Are Testosterone Boosted Supplements Effective?

Research suggests that improved supplements have little or no effect.

Men who wish to improve their libido or develop body mass may think twice before using testosterone supplements, also known as “T-boosters,” because research shows that alternatives to conventional testosterone replacement therapy may not contain ingredients. Backed by claims, according to Mary K. Samplaski, MD, Assistant Professor of Clinical Urology at the Keck School of Medicine of the USC.

“Many of the supplements on the market contain only vitamins and minerals, but they do nothing to improve testosterone,” says Samplaski. “Often, people can be vulnerable to the marketing component of these products, making it difficult to recognize the myth and what the reality is.”

Testosterone is the main male hormone and the reason why men produce sperm and Adam’s apple. That is why men develop more “masculine” characteristics, such as swollen muscles, deep sound, broad shoulders and hairy chest. After thirty years, most men experience a gradual decrease in testosterone, which sometimes results in diminished characteristics or new symptoms, such as erectile dysfunction. In an attempt to restore the hands of time, some men will become T reinforcements.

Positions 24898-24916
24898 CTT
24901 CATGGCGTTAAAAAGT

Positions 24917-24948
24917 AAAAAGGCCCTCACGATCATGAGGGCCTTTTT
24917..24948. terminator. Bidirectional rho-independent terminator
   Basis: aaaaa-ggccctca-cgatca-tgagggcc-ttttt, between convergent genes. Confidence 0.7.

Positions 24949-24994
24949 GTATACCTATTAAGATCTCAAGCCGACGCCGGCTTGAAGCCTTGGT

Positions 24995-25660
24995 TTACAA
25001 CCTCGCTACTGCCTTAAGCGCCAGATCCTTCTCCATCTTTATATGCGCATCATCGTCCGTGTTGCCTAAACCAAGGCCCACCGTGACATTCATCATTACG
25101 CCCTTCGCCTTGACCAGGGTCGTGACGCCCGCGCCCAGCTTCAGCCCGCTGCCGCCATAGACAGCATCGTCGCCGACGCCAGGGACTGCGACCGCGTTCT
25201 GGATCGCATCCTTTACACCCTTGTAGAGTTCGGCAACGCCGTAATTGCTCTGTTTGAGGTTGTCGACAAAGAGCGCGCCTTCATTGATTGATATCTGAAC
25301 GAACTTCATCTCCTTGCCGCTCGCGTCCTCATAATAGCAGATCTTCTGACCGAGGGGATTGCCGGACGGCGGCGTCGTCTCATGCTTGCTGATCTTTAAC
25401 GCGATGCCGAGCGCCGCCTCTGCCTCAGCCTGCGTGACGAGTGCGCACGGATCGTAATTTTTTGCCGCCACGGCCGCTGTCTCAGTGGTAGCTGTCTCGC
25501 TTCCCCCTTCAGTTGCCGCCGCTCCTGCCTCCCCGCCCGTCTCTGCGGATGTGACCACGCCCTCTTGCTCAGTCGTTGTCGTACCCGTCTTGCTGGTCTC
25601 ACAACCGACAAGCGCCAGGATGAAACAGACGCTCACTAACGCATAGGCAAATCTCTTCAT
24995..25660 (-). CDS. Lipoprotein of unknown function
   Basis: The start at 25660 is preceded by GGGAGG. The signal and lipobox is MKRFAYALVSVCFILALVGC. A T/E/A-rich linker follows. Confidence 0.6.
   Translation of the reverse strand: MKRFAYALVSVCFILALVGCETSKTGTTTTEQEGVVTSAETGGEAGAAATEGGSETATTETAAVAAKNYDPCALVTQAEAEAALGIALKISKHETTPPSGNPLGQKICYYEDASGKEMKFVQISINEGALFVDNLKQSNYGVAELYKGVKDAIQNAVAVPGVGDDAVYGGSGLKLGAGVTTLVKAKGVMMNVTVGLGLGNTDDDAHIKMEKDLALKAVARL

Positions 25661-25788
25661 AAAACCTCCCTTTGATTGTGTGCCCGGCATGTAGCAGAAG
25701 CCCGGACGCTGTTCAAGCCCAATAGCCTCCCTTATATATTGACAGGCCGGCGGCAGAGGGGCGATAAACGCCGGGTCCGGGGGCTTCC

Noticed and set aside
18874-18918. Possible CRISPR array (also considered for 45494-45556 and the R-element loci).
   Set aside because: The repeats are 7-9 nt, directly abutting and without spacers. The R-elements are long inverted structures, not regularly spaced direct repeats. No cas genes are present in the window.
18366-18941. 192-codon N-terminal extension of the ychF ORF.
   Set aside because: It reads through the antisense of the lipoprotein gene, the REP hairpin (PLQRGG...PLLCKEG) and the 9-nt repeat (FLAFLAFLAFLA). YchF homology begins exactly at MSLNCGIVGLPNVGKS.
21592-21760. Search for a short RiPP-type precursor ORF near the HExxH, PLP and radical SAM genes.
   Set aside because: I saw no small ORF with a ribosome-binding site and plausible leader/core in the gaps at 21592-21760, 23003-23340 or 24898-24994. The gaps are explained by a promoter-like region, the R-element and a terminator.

Using a structured review methodology, Samplaski and a team of researchers explored the active ingredients and claims made on 50 improved T supplements. Their findings were published as an original article in the Global Journal of Men’s Health.

The researchers conducted a Google search using the search term “Testosterone Booster”, simulating a typical online search for someone looking to increase testosterone levels and then identifying the first 50 products that were launched. Then, the team reviewed the published scientific literature on testosterone and the 109 ingredients contained in the supplements. Zinc, fenugreek extract and vitamin B6 were three of the most common ingredients in supplements.

The team also compared the content of each supplement with the recommended daily allowance of the Food and Drug Administration (RDA) and the maximum permitted intake level (UL) as determined by the Institute of Medicine of the National Academy of Sciences.

Of the 150 dietary supplements, researchers found 16 general statements that benefit patients, including claims of “increased free T or T”, “increased lean body mass or muscle mass” or “increased sexual desire or libido”.

While 90% of T booster supplements claimed to promote testosterone, the researchers found that less than 25% of the supplements have data to support their claims. Many of them also contain high doses of vitamins and minerals, sometimes more than the limit.

Unlike medications, supplements are not intended to treat, diagnose, prevent or treat diseases, according to the FDA. As such, Samplaski would like to see more regulation on supplements that increase testosterone to protect consumers. He would also like to explore his patients’ publications with more accurate information in the hope of encouraging patients to seek a specialist in cases of low testosterone.

While no one can escape the effects of aging, Samplaski says there is something men can do to address their fears. “The safest and most effective way for men to increase low testosterone levels is to talk to a doctor or dietitian.”

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